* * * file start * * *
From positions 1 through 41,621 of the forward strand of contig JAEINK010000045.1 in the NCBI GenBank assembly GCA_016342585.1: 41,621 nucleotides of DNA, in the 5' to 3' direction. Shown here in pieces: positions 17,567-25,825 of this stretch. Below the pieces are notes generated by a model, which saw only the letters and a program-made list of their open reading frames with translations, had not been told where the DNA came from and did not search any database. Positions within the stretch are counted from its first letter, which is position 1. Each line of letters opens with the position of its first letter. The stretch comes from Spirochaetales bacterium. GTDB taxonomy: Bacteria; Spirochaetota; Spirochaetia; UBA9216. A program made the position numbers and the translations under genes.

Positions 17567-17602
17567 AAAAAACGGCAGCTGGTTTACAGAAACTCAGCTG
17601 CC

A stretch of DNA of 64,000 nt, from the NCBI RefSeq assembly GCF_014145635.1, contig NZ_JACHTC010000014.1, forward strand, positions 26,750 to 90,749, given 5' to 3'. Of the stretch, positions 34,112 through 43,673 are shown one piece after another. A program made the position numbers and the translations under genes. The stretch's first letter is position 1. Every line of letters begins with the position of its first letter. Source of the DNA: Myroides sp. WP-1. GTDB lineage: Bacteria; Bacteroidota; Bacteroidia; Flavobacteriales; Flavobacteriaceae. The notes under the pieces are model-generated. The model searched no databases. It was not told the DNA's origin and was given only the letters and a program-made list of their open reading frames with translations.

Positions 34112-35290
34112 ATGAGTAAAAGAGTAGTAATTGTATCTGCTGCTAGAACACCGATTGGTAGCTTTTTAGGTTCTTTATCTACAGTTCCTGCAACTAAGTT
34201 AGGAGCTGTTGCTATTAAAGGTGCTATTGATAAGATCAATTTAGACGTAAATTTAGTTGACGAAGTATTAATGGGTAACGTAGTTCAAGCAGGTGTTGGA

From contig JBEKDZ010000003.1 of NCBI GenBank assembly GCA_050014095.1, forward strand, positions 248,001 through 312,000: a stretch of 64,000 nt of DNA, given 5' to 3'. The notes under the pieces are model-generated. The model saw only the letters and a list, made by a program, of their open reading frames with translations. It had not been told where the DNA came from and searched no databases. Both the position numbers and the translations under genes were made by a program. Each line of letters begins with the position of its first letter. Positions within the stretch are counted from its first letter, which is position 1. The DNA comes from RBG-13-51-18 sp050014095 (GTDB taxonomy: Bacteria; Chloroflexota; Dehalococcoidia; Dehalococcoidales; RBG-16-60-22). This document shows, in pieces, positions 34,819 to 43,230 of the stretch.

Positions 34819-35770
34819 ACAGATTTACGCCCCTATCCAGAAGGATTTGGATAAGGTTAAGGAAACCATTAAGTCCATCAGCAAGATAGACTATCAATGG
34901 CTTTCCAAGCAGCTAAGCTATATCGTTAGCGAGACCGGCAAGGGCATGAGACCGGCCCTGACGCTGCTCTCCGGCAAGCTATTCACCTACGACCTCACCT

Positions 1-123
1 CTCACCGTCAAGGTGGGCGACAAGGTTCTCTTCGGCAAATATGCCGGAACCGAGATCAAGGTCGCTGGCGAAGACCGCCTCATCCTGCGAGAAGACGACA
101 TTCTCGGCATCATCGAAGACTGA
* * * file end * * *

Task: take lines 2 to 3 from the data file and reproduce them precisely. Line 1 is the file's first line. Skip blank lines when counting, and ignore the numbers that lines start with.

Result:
Positions 17567-17602
17567 AAAAAACGGCAGCTGGTTTACAGAAACTCAGCTG